Protests in Bahrain amid Pompeo's visit as part of anti-Iran ME tour
Story Code : 771661
The protests coincided with US Secretary of State Mike Pompe's visit to the kingdom as part of his tour of the Middle East aimed at coordinating an ‘anti-Iran campaign’.
The demonstrators in the villages of Diraz and al-Musalla honored those lost their lives during the anti-regime protests and expressed their solidarity with the country's most prominent Shia cleric, Sheikh Isa Qassim.
In June 2016, Bahraini authorities revoked Sheikh Qassim's citizenship over accusations that he used his position to serve foreign interests and promote violence, a charge the clergymen strongly denies.
He has since been confined to house arrest, resulting in deterioration of his health condition.
In May 2017, a regime court convicted Sheikh Qassim of illegal collection of funds and money laundering, and sentenced him to one year in jail suspended for three years.
Last year, the cleric underwent surgeries in London. In December, he travelled to Iraq and is now believed to be there.
Also on Friday, the Bahraini people held protests in the villages of Abu Saiba and Shakhurah to denounce the Al Khalifah regime's crimes and voice their support for the Saudi Shias in the Qatif region.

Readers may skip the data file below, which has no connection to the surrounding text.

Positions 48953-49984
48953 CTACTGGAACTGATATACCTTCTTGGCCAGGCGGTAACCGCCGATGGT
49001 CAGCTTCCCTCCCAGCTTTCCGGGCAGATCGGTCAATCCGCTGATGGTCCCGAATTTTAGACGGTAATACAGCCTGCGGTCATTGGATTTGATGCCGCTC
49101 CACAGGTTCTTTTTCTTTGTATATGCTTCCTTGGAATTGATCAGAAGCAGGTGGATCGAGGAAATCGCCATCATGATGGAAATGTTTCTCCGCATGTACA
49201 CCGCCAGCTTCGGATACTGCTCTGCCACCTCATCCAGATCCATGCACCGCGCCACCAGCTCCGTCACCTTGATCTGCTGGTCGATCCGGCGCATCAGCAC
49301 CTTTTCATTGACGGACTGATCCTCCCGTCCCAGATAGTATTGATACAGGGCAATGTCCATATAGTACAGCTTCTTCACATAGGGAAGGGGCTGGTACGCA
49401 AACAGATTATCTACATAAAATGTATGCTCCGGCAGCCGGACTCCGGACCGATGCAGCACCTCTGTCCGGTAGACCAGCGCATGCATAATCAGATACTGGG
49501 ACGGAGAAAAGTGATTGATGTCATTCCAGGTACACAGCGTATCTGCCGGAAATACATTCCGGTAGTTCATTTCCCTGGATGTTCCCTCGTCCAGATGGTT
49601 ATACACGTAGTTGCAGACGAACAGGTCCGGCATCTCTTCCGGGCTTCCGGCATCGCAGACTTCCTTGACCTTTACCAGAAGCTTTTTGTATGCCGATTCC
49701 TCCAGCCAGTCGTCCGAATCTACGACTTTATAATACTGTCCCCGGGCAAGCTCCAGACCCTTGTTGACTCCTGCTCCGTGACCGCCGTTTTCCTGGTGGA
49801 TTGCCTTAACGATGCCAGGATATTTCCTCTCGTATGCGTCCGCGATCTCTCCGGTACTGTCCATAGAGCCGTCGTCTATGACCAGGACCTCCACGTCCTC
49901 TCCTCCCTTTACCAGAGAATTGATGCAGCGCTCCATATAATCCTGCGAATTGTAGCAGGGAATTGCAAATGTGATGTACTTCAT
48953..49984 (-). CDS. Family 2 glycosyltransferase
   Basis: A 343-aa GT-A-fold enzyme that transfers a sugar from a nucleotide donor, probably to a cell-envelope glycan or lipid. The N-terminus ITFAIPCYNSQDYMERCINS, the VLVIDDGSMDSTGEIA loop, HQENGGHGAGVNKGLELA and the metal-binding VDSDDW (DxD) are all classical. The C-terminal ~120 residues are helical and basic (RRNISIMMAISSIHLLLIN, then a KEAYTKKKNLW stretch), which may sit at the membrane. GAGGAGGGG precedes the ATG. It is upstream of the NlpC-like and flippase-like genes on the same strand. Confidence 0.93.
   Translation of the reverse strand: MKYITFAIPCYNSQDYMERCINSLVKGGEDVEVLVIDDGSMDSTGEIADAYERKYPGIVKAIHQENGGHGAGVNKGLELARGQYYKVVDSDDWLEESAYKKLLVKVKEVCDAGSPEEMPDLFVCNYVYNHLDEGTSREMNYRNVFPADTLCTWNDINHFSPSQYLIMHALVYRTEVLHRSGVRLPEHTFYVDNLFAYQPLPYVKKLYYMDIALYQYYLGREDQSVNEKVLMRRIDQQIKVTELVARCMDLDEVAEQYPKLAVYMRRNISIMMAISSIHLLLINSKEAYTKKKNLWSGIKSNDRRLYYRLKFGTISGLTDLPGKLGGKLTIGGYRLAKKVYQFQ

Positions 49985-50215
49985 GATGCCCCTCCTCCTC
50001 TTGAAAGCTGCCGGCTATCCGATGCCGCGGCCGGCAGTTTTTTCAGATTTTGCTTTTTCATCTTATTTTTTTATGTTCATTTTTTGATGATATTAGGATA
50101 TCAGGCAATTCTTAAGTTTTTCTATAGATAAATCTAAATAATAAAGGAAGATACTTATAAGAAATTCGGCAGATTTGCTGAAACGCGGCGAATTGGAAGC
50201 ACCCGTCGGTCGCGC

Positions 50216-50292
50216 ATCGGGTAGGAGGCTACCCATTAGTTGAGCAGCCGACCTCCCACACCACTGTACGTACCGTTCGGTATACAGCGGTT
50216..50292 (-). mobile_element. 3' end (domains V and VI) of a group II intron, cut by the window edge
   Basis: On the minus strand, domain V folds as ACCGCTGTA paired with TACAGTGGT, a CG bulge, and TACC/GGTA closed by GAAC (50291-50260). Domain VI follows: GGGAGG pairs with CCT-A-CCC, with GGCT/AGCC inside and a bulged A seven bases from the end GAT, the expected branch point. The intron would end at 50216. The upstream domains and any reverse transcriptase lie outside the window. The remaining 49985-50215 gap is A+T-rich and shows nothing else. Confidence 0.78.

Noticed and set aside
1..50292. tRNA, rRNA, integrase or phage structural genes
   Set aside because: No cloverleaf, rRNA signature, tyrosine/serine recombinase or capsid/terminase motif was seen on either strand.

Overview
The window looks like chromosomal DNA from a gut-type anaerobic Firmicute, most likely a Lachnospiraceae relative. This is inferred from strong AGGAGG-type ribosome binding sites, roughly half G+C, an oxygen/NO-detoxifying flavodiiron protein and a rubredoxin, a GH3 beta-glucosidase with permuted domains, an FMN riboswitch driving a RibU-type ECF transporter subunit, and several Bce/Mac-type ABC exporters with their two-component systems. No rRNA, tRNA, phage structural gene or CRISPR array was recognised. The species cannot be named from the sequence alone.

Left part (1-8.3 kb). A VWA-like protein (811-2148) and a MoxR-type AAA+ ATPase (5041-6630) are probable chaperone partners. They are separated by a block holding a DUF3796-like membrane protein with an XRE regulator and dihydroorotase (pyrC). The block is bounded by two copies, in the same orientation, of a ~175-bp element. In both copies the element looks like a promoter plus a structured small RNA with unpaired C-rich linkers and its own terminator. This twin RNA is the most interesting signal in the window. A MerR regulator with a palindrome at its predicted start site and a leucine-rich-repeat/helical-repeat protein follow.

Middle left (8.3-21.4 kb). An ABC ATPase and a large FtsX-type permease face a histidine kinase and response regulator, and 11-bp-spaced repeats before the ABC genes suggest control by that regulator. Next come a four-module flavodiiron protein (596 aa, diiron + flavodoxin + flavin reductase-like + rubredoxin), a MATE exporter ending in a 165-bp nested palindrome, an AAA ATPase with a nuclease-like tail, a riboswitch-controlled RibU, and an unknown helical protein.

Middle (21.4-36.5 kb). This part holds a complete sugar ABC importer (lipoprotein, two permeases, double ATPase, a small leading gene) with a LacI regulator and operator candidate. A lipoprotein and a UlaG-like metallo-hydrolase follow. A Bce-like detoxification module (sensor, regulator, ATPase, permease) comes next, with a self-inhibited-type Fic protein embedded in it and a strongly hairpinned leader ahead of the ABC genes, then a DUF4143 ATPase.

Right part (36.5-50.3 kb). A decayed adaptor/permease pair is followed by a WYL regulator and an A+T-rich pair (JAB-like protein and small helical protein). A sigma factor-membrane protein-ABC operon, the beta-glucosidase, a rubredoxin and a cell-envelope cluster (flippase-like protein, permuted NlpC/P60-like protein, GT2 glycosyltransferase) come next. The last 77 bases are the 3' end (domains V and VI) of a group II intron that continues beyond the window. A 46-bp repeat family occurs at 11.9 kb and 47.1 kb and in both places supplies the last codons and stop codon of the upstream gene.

Recently, Saudi forces conducted a deadly raid on Qatif, claiming that they were searching for a number of wanted people.
The protests were held as Pompeo arrived in the capital Manama.
Pompeo is on a Middle East tour, which has already taken him to Jordan, Iraq and Egypt. He is also set o visit travel to Saudi Arabia, Qatar, the United Arab Emirates, Oman and Kuwait.
In his meeting with Bahraini King Hamad bin Isa Al Khalifah, the US secretary of state called for enhanced cooperation between Washington and Mamma in all fields, especially in the political, economic and defense sectors.
"Bahrain is steadily moving forward on the right path to maintain its stability and the continuity of development and progress," Pompeo said.
Bahrain, a key US ally in the Persian Gulf region, hosts the US Navy's Fifth Fleet with some 7,800 US military personnel, as well as a British naval base.
Since February 2011, Bahraini people have been holding peaceful protest rallies regularly, demanding that the Al Khalifah family relinquish power and let a just system representing all Bahrainis be established.
They have also been complaining against widespread discrimination against the Shia majority in the kingdom.
Manama has responded to the demonstrations with an iron fist. The authorities have detained rights campaigners, broken up major opposition political parties, revoked the nationality of several pro-democracy activists and deported those left stateless.
Bahrain rejects UN call to free Rajab
In another development on Friday, Bahrain dismissed a UN call to release human rights activist Nabeel Rajab.
Bahrain's General Directorate of Anti-Corruption and Economic and Electronic Crimes said in a statement that the campaigner is serving a five-year sentence for "false" tweets that "do not fall within freedom of expression."
"Nabeel Rajab posted false and malicious tweets which do not fall within the freedom of expression," read the statement.